Sunday, April 10, 2016

Field Tripping

     Last week, after I gave my speech and before the giant doobie was reinflated in front of The White House, someone came up to me and slipped a business card into my hand. He said, "These people might be able to help you."
     When I looked down, I wasn't surprised to see it was from a medicinal marijuana dispensary in D.C.
     As I have said before, CBD oil or some form of medicinal marijuana will be my next step if the Depakote Sprinkles stop working. I don't want to try the anticonvulsant that can make me angry/angrier nor do I want to try the one that can cause kidney stones...or any of the others.
     Instead, I will stick with my beloved Depakote, the one that can cause liver damage but hasn't yet and possibly thinning hair, but hasn't done that yet, either...after more than 26 years in my system. The sprinkle formula is still working, but I need something extra to help me sleep at night, just as I have for years.
     My brain just keeps going and going, like the rabbit in that battery commercial, even when my body is exhausted and doesn't want to even climb the stairs to my bedroom.
     The anxiety is still there, but I'm relying on tobacco for relief, as I have for three years now, which concerns both medical doctors and therapists much less than the possibility of me taking Klonopin on a regular basis.
     Benzodiazepines are a bigger threat to my health than smoking cigarettes. Someone should probably tell the Surgeon General to ease up with that warning label.
     After breaking up with my therapist on Friday, I pulled out the business card and took a closer look. Stapled to it was a white piece of paper with an address on it for a surgery clinic, a doctor's name and a phone number. The paper said not to go to a certain wellness clinic because it is "way overpriced," and I would regret my decision in the long-run.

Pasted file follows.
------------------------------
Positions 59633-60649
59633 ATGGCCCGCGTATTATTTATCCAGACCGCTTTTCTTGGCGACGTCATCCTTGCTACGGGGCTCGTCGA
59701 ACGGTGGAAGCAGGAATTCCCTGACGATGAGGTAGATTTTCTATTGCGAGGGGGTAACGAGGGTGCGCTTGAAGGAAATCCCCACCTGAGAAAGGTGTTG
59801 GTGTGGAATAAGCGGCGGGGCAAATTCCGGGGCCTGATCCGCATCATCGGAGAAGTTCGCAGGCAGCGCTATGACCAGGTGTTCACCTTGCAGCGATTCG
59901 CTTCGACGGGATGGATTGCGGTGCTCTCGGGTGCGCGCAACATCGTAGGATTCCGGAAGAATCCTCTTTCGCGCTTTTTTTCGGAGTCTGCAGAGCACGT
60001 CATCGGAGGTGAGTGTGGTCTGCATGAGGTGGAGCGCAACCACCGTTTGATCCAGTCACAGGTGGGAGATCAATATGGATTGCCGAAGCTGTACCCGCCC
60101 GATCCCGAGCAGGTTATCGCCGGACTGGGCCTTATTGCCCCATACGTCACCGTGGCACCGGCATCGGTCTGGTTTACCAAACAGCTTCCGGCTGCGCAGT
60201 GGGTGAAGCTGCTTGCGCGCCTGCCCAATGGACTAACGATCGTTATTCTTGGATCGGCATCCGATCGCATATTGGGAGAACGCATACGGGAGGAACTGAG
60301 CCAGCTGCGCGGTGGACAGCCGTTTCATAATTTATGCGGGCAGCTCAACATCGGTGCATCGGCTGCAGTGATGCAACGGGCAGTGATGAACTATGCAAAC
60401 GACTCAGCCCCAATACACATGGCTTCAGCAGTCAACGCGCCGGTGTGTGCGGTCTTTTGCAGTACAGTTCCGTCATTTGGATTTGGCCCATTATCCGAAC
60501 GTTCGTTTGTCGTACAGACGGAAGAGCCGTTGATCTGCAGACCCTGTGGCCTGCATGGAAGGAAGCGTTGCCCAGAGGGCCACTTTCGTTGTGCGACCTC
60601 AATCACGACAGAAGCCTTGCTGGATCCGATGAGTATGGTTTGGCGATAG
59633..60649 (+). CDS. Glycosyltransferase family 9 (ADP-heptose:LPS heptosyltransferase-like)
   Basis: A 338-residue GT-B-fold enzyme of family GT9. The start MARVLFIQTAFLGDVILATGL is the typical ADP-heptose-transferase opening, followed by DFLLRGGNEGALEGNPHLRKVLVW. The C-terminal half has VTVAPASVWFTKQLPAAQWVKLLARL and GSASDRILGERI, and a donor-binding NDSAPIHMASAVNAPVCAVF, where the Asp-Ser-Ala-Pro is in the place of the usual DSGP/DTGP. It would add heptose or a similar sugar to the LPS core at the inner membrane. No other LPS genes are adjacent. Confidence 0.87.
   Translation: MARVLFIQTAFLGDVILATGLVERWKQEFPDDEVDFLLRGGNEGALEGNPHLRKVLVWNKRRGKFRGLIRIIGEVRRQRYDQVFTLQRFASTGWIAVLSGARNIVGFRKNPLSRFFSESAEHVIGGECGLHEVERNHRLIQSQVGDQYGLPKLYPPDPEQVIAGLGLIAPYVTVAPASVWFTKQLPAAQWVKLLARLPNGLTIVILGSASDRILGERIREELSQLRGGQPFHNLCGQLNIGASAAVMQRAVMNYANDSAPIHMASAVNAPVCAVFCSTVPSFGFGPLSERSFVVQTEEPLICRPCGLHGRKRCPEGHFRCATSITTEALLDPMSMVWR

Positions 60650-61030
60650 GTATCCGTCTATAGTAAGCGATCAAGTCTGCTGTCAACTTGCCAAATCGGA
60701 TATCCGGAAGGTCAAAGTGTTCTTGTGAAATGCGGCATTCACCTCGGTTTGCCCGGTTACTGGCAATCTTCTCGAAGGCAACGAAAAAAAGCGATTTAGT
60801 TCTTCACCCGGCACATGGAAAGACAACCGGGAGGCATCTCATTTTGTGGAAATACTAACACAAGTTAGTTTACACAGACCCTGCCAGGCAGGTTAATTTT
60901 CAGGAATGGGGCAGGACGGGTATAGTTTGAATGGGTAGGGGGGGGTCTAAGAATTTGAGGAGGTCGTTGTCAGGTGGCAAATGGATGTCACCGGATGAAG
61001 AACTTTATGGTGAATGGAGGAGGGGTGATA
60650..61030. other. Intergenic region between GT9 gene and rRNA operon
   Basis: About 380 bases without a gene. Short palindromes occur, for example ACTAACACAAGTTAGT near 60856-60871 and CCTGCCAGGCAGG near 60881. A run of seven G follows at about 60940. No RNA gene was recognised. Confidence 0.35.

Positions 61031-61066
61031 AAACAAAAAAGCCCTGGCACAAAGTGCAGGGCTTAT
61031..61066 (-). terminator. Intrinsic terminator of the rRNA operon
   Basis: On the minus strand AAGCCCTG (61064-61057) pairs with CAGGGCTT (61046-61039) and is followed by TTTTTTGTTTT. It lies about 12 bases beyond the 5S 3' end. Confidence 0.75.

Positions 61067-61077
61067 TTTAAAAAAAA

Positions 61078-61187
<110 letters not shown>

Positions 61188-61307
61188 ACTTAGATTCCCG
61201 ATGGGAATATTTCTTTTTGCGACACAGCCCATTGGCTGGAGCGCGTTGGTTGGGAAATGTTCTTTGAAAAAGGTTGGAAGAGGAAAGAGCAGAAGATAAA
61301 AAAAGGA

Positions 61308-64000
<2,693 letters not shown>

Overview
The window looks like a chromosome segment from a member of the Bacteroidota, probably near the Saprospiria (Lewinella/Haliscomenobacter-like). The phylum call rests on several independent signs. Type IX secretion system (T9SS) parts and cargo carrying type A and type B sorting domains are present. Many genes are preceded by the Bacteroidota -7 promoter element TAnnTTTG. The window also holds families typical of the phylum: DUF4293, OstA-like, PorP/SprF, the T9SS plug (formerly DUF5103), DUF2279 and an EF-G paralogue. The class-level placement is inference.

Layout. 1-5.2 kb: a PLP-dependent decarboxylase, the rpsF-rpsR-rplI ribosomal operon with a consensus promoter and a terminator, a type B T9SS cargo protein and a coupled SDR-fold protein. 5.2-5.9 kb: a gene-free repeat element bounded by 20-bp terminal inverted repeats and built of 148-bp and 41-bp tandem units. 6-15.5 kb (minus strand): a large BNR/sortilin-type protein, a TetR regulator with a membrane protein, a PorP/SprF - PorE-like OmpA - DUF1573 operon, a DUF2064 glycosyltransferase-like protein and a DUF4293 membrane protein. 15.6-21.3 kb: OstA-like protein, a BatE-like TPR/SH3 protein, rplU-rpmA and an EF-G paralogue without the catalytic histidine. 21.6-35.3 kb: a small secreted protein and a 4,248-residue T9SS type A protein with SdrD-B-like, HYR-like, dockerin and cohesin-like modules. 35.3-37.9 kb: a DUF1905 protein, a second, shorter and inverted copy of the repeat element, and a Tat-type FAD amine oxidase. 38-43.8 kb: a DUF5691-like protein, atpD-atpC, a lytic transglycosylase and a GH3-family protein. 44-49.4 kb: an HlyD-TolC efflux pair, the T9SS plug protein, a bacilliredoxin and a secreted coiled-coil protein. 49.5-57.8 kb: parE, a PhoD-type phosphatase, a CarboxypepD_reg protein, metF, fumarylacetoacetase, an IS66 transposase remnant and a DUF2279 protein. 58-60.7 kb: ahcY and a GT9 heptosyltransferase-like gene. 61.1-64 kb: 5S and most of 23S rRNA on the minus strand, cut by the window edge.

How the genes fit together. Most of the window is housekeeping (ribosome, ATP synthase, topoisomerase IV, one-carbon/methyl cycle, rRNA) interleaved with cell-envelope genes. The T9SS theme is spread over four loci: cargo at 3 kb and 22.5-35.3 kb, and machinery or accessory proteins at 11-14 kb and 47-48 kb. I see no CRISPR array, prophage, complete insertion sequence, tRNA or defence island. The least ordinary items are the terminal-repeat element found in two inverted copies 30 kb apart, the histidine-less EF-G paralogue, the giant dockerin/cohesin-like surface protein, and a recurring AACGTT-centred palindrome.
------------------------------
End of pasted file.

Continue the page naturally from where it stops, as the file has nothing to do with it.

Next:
It also promised a free gram for first-time patients, any house strain.
     A Google search gave me information on how to get almost to the surgery clinic from the nearest Metro station, but I called the number to make sure. The woman who answered the phone explained that it was within walking distance but suggested taking a bus from the Metro.
     "I can't believe I'm actually going somewhere with a big bud of reefer on its business card," I commented to my husband, who didn't get what I was even talking about until I showed him the actual picture.
     When I gave him the address of the surgery clinic, he said, "That's not in the best part of town. How about if I drive you tomorrow?"
     I explained it was mostly a fact-finding mission I was about to embark on, to relieve the stress of dumping yet another therapist. Then, I added,  "I'm not sure someone who works at the Pentagon should be seen hanging out around a medical marijuana dispensary."
     That's when Tommy offered to be my chauffeur. As we headed out the door, I told Ron I didn't think I was even eligible for medicinal marijuana from a clinic in D.C. because we live in Virginia.